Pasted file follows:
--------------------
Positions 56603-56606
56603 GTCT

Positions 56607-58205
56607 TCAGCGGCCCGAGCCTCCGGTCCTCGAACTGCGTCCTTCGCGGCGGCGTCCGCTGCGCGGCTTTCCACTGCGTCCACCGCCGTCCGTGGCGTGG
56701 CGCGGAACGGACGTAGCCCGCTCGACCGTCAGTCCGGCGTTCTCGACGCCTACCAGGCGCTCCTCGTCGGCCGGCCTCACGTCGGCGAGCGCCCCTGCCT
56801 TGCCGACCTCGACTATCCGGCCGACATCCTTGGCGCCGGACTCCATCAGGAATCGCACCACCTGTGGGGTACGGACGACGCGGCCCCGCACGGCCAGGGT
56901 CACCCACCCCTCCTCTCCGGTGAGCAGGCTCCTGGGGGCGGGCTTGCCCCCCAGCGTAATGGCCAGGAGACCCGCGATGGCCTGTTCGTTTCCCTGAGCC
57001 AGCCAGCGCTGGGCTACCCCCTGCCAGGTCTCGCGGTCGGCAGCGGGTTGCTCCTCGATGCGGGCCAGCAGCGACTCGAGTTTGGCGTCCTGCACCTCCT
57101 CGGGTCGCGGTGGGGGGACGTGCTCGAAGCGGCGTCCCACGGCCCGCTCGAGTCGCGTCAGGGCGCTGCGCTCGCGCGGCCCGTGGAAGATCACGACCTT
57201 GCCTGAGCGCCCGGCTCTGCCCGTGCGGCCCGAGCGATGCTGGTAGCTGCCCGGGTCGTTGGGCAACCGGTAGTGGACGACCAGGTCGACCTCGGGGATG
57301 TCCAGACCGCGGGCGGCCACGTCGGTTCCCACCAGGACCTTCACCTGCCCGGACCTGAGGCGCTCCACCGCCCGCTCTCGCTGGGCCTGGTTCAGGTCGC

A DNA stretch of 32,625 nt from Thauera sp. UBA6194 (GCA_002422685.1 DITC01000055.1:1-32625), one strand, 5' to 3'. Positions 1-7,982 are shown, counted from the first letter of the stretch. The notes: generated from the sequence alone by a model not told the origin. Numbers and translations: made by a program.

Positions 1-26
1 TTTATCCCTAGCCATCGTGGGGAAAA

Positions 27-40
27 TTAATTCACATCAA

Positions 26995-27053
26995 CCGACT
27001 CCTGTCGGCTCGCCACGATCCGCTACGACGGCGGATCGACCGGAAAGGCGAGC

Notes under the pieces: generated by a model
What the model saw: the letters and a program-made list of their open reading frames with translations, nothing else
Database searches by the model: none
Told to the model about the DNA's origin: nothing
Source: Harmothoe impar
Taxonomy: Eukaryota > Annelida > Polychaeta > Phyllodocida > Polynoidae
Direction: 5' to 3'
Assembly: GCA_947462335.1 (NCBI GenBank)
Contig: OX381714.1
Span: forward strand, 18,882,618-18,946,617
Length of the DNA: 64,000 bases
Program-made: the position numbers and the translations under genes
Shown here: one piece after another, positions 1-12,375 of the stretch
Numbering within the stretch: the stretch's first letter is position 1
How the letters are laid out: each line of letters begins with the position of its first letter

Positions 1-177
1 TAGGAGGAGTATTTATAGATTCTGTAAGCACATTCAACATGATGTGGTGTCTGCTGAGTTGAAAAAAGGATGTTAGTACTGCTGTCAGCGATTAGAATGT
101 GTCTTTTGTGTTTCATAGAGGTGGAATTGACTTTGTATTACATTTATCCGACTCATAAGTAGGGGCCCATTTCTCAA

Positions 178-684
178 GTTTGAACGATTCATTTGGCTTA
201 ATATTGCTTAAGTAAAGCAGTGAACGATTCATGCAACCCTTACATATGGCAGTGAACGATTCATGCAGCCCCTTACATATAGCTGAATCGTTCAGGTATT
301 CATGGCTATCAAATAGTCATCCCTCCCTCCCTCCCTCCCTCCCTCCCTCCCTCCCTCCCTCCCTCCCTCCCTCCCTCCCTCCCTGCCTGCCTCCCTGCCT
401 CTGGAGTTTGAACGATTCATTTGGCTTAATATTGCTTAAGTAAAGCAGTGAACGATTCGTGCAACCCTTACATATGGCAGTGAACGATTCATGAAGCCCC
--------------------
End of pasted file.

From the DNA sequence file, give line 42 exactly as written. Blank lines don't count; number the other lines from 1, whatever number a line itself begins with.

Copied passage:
401 CTGGAGTTTGAACGATTCATTTGGCTTAATATTGCTTAAGTAAAGCAGTGAACGATTCGTGCAACCCTTACATATGGCAGTGAACGATTCATGAAGCCCC